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Publication numberUS7698376 B2
Publication typeGrant
Application numberUS 11/064,255
Publication dateApr 13, 2010
Filing dateFeb 22, 2005
Priority dateOct 23, 2003
Fee statusPaid
Also published asUS7702745, US20050091226, US20050160096, US20050165735
Publication number064255, 11064255, US 7698376 B2, US 7698376B2, US-B2-7698376, US7698376 B2, US7698376B2
InventorsYun Lin, Navjot Virk, Brian S. Aust, Shishir P. Pardikar, David C. Steere, Mohammed A. Samji
Original AssigneeMicrosoft Corporation
Export CitationBiBTeX, EndNote, RefMan
External Links: USPTO, USPTO Assignment, Espacenet
Persistent caching directory level support
US 7698376 B2
Abstract
The present invention provides a novel client side caching (CSC) infrastructure that supports transition states at the directory level to facilitate a seamless operation across connectivity states between client and remote server. More specifically, persistent caching is performed to safeguard the user (e.g., client) and/or the client applications across connectivity interruptions and/or bandwidth changes. This is accomplished in part by caching to a client data store the desirable file(s) together with the appropriate file access parameters. Moreover, the client maintains access to cached files during periods of disconnect. Furthermore, portions of a path can be offline while other portions upstream can remain online. CSC operates on the logical path which cooperates with DFS which operates on the physical path to keep track of files cached, accessed and changes in the directories. In addition, truth on the client is facilitated whether or not a conflict of file copies exists.
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Claims(11)
1. A method that facilitates seamless operation across connectivity states between a client and a remote server, the method comprising:
providing a first surrogate provider on the client that receives, via an operating system of the client, an I/O request for a file located in a first directory on the remote server, the first directory being a subdirectory of a larger second directory on the remote server, the first surrogate provider comprising a pre-process handler and a post-process handler that facilitate handling the requests at a directory level, the first surrogate provider configured to a logical path of the request;
passing the request to a second surrogate provider on the client that is operational in an online state, the second surrogate provider translating the logical path of the request into a physical path;
generating one or more data structures for the I/O request that are configured to facilitate determining whether the first surrogate provider caches a file object related to the request; and
based on the generated one or more data structures and in response to receiving the I/O request for the file located in the first directory on the remote server, partially caching the larger second directory on the client by caching a copy of the first directory and the contents of the first directory as a whole on the client without caching other subdirectories of the larger second directory on the client.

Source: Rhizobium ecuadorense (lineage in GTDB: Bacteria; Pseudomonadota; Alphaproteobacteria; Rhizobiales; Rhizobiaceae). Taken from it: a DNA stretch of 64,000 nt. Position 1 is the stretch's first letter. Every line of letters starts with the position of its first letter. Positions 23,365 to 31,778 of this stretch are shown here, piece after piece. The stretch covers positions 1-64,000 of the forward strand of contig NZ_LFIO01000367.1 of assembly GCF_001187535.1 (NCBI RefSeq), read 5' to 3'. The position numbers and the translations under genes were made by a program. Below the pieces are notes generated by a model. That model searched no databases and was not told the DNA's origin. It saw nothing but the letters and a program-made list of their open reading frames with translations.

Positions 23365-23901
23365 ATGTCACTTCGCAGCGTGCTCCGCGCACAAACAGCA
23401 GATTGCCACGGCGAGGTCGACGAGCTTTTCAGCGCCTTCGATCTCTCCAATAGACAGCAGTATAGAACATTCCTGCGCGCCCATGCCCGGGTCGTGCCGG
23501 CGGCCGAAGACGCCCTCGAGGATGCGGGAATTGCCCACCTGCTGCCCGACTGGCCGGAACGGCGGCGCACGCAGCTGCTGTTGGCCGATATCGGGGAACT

2. The method of claim 1, wherein the request is a write operation request.
3. The method of claim 1, wherein the first surrogate provider is a client side caching (CSC) component and the second surrogate provider is a Distributed File System (DFS) component, the DFS component identifying Distributed File System (DFS) links in cooperation with the CSC component only while online.
4. The method of claim 1, wherein the request is a read operation request.
5. The method of claim 4, wherein the first surrogate provider is provided with a buffering state of a file before substantially every read from a persistent cache to a client application or before substantially every write is executed, respectively.
6. The method of claim 1, further comprising employing the first surrogate provider to keep track of Distributed File System (DFS) links corresponding to every object, wherein the DFS links are physical shares.
7. The method of claim 1, further comprising employing the first surrogate provider to determine whether the request against a specific object should be carried out offline or not, before returning to a Multiple UNC (Universal Name Code) Provider, by looking at a corresponding physical share connection state.
8. A computing system that facilitates seamless operation across connectivity states between a client and a remote server, the system comprising:
one or more processors;
system memory;
one or more physical computer-readable storage media having stored thereon computer-executable instructions configured to perform a method, the method including:
providing a first surrogate provider on the client that receives, via an operating system of the client, an I/O request for a file located in a first directory on the remote server, the first directory being a subdirectory of a larger second directory on the remote server, the first surrogate provider comprising a pre-process handler and a post-process handler that facilitate handling the requests at a directory level, the first surrogate provider configured to a logical path of the request;